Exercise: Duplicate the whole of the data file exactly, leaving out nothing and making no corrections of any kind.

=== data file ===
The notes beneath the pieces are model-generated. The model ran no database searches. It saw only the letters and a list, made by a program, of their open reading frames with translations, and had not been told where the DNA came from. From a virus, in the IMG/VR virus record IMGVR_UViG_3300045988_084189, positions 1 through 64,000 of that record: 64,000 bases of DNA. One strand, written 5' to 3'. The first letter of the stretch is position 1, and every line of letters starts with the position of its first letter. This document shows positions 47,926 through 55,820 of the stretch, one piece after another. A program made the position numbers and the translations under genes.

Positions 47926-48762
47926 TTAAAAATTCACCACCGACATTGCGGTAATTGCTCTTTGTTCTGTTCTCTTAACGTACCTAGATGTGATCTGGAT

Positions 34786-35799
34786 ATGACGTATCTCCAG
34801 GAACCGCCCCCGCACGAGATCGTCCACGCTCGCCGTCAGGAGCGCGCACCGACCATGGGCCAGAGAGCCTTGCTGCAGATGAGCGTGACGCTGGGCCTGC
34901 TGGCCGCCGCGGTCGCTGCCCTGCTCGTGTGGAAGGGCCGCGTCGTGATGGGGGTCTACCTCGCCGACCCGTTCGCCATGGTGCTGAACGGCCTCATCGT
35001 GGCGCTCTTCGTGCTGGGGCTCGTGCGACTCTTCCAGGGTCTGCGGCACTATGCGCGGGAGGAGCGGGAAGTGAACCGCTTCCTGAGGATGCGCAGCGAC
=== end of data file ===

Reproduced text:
The notes beneath the pieces are model-generated. The model ran no database searches. It saw only the letters and a list, made by a program, of their open reading frames with translations, and had not been told where the DNA came from. From a virus, in the IMG/VR virus record IMGVR_UViG_3300045988_084189, positions 1 through 64,000 of that record: 64,000 bases of DNA. One strand, written 5' to 3'. The first letter of the stretch is position 1, and every line of letters starts with the position of its first letter. This document shows positions 47,926 through 55,820 of the stretch, one piece after another. A program made the position numbers and the translations under genes.

Positions 47926-48762
47926 TTAAAAATTCACCACCGACATTGCGGTAATTGCTCTTTGTTCTGTTCTCTTAACGTACCTAGATGTGATCTGGAT

Positions 34786-35799
34786 ATGACGTATCTCCAG
34801 GAACCGCCCCCGCACGAGATCGTCCACGCTCGCCGTCAGGAGCGCGCACCGACCATGGGCCAGAGAGCCTTGCTGCAGATGAGCGTGACGCTGGGCCTGC
34901 TGGCCGCCGCGGTCGCTGCCCTGCTCGTGTGGAAGGGCCGCGTCGTGATGGGGGTCTACCTCGCCGACCCGTTCGCCATGGTGCTGAACGGCCTCATCGT
35001 GGCGCTCTTCGTGCTGGGGCTCGTGCGACTCTTCCAGGGTCTGCGGCACTATGCGCGGGAGGAGCGGGAAGTGAACCGCTTCCTGAGGATGCGCAGCGAC